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First Report of Fusarium petroliphilum Causing Fruit Rot of Butternut Squash in Spain

González, V., Armengol, J., Garcés-Claver, A.
Plant disease 2018 v.102 no.8 pp. 1662
Cucurbita ficifolia, Cucurbita moschata, Fusarium solani, agar, agitation, biofilm, conidia, culture media, databases, fields, fruits, fungi, genes, growth chambers, internal transcribed spacers, keratitis, mycelium, oligodeoxyribonucleotides, pathogenicity, peptide elongation factors, photoperiod, plant rots, postharvest losses, potatoes, rootstocks, seedlings, sodium hypochlorite, sporodochia, squashes, storage conditions, streptomycin, sucrose, sulfates, tissues, trays, watermelons, Spain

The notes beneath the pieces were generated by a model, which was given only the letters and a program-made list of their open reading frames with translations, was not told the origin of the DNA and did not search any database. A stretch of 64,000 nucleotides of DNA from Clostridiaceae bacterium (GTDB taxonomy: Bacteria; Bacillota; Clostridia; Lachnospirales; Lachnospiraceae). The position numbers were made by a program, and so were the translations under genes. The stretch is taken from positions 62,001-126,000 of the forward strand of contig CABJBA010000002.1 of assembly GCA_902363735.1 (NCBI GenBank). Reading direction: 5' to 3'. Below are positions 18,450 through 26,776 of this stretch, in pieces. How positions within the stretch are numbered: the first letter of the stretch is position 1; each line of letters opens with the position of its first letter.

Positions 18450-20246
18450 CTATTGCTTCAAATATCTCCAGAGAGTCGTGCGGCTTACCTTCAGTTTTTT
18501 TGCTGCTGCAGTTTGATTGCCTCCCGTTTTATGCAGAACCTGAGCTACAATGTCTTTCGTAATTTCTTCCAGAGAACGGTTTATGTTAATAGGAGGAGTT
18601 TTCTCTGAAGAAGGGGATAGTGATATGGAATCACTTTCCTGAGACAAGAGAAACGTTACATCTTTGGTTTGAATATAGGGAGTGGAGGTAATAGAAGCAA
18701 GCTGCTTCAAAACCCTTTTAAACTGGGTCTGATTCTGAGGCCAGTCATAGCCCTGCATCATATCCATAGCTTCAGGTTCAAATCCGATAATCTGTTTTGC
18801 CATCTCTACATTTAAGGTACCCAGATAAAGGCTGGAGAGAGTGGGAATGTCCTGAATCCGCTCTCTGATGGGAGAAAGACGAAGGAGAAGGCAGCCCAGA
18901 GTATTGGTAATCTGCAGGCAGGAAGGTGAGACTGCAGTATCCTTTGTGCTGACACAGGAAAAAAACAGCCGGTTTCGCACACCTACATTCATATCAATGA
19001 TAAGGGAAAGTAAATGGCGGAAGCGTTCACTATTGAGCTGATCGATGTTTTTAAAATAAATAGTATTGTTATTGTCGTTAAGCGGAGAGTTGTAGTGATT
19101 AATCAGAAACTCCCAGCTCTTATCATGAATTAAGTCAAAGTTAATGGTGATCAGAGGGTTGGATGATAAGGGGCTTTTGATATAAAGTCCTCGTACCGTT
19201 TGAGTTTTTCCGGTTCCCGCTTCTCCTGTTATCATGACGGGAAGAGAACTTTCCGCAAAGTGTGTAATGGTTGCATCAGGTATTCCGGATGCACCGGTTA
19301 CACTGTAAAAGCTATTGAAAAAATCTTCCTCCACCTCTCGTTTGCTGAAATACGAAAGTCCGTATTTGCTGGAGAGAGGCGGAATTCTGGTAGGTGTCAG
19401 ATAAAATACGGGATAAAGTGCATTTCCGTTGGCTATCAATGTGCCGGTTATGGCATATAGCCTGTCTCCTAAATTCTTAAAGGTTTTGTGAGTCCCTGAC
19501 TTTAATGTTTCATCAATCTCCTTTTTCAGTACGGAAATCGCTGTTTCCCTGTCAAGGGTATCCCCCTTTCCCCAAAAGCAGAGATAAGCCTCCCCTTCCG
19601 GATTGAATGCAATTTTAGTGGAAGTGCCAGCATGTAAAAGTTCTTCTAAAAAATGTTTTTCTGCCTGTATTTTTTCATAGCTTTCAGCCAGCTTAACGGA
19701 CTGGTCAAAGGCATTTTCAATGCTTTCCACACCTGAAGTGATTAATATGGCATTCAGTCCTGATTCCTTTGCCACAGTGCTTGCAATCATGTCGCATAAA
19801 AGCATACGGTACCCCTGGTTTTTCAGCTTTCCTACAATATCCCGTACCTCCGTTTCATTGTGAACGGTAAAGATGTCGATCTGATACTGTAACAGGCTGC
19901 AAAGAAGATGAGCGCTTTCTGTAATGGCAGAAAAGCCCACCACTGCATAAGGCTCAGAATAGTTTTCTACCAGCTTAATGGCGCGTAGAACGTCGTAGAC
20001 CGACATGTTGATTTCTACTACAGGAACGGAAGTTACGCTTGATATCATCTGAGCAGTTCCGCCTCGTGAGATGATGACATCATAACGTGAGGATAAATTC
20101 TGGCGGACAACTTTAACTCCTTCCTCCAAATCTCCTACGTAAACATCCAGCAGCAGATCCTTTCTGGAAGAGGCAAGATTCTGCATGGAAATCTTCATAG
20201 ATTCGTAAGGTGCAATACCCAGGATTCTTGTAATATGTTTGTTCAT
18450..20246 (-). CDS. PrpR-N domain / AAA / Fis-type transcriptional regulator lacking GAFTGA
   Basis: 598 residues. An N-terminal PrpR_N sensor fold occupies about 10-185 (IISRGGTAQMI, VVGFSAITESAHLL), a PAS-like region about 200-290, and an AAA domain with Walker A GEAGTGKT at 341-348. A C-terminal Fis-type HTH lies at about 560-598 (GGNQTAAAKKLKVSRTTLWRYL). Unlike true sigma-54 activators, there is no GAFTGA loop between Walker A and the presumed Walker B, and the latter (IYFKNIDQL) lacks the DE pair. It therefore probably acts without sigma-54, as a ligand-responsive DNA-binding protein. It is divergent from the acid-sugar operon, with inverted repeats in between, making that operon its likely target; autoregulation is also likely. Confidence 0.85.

Severe fruit rot of butternut squash (Cucurbita moschata Duchesne), a fruit widely consumed and cultivated in Spain, was observed in 2016 in cultivated fields and at storage conditions in Valencia Province (southeast Spain). Fruits exhibited sunken lesions that eventually extended into the flesh and led to 10 to 20% postharvest losses. Small (3 to 4 mm) pieces of rotted tissues were surface disinfected for 1 min in 1.5% NaOCl, washed twice with sterilized distilled water, and plated onto potato dextrose agar (PDA) amended with streptomycin sulfate (0.5 g liter–¹). Plates were incubated at 25°C in the dark for 3 to 5 days. Fusarium colonies were consistently isolated, transferred to PDA and Spezieller Nährstoffarmer Agar (SNA) culture media for morphological identification, and identified as belonging to the Fusarium solani species complex (FSSC) based on morphology on SNA. Sporodochial macroconidia were 3 to 4 septate in average, slender and slightly curved, 45 (34 to 51) × 4.2 (3.5 to 5) µm; aerial microconidia were abundant, borne on short monophialides, ovoid to reniform, and 8.6 (4.9 to 16.4) × 3.4 (2.7 to 4) µm. The internal transcribed spacer region and elongation factor-1α gene of isolate GIHF-146 were sequenced (using ITS1/ITS4 and EF1-728F/EF1-986R primer pairs) and deposited in GenBank with accession numbers MF535516 (ITS) and MF580776 (EF-1α), respectively. BLASTn comparison of the two sequences showed a 99% homology with those of F. petroliphilum (Q.T. Chen & X.H. Fu) D. Geiser, O’Donnell, Short & Zhang: e.g., LC184243 (ITS) and LC177308 (EF-1α). Comparison of these sequences in the Fusarium ID database ( exhibited similar levels of similarity. For pathogenicity tests, isolate GIHF-146 was transferred to flasks containing potato sucrose (PS) medium and maintained in agitation (130 rpm) for 2 to 3 days at 25°C in the dark. Twelve 13-day-old squash seedlings (Cucurbita ficifolia Bouché cv. Cabello de Ángel) grown in trays containing sterilized substrate (Projar, Spain) were removed and dipped into a suspension of conidia (3 × 10⁶ conidia/ml) for 2 min, and transferred to plastic pots (Teku-tainer, Pöppelmann) with sterilized substrate. Three noninoculated plants dipped in sterile water were disposed as controls. Simultaneously, five C. moschata fruits were inoculated by direct injection of 1 ml of the same conidial suspension, and one control fruit was injected with 1 ml of sterilized distilled water. Plants and fruits were placed in a growth chamber at 25°C in 16/8 h photoperiod for 20 days. Large sunken areas densely covered by a grayish mycelium surrounding the point of injection appeared 6 days post inoculation on inoculated fruits. Inoculated seedlings and control fruits remained asymptomatic. The fungus was reisolated, fulfilling Koch’s postulates. Short et al. (2013) erected F. petroliphilum to accommodate certain Fusaria from both plumbing drain biofilms and human mycotic keratitis, and is also the accepted epithet to name a group of pathogenic fungi on cucurbits (formerly named as F. solani f. sp. cucurbitae race 2) defined by its tissue specificity, causing only fruit rot on cucurbits (Tousson and Snyder 1961). To date, only Fsc race 1 had been reported from different cucurbits in Spain (Armengol et al. 2000; Gómez et al. 2008, 2014) and, to our knowledge, this is the first report of F. petroliphilum causing fruit rot of butternut squash in Spain, a species widely cultivated and employed as watermelon rootstock.